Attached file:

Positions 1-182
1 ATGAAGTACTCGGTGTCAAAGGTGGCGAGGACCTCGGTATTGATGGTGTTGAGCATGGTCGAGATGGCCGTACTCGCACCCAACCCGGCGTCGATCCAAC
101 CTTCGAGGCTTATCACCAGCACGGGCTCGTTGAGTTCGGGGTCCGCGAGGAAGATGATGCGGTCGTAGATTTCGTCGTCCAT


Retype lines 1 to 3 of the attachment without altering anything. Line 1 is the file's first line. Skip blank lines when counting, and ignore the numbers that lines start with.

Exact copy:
Positions 1-182
1 ATGAAGTACTCGGTGTCAAAGGTGGCGAGGACCTCGGTATTGATGGTGTTGAGCATGGTCGAGATGGCCGTACTCGCACCCAACCCGGCGTCGATCCAAC
101 CTTCGAGGCTTATCACCAGCACGGGCTCGTTGAGTTCGGGGTCCGCGAGGAAGATGATGCGGTCGTAGATTTCGTCGTCCAT